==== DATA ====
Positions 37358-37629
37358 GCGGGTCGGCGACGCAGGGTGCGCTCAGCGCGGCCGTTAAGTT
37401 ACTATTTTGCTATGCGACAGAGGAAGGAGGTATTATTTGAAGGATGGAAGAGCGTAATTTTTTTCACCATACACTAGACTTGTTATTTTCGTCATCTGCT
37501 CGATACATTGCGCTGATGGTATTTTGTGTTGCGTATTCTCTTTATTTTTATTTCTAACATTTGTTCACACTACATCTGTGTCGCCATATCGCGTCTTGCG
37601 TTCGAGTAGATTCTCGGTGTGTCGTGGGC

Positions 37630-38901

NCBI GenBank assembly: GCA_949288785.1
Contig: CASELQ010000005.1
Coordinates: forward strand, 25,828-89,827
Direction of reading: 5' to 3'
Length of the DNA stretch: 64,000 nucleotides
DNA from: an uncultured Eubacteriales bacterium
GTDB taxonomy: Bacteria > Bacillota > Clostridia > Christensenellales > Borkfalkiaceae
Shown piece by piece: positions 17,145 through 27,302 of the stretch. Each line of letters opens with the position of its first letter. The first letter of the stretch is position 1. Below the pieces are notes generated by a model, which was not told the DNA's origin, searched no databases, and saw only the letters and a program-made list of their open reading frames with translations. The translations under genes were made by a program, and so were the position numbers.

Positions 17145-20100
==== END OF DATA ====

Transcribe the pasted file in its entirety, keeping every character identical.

Positions 37358-37629
37358 GCGGGTCGGCGACGCAGGGTGCGCTCAGCGCGGCCGTTAAGTT
37401 ACTATTTTGCTATGCGACAGAGGAAGGAGGTATTATTTGAAGGATGGAAGAGCGTAATTTTTTTCACCATACACTAGACTTGTTATTTTCGTCATCTGCT
37501 CGATACATTGCGCTGATGGTATTTTGTGTTGCGTATTCTCTTTATTTTTATTTCTAACATTTGTTCACACTACATCTGTGTCGCCATATCGCGTCTTGCG
37601 TTCGAGTAGATTCTCGGTGTGTCGTGGGC

Positions 37630-38901

NCBI GenBank assembly: GCA_949288785.1
Contig: CASELQ010000005.1
Coordinates: forward strand, 25,828-89,827
Direction of reading: 5' to 3'
Length of the DNA stretch: 64,000 nucleotides
DNA from: an uncultured Eubacteriales bacterium
GTDB taxonomy: Bacteria > Bacillota > Clostridia > Christensenellales > Borkfalkiaceae
Shown piece by piece: positions 17,145 through 27,302 of the stretch. Each line of letters opens with the position of its first letter. The first letter of the stretch is position 1. Below the pieces are notes generated by a model, which was not told the DNA's origin, searched no databases, and saw only the letters and a program-made list of their open reading frames with translations. The translations under genes were made by a program, and so were the position numbers.

Positions 17145-20100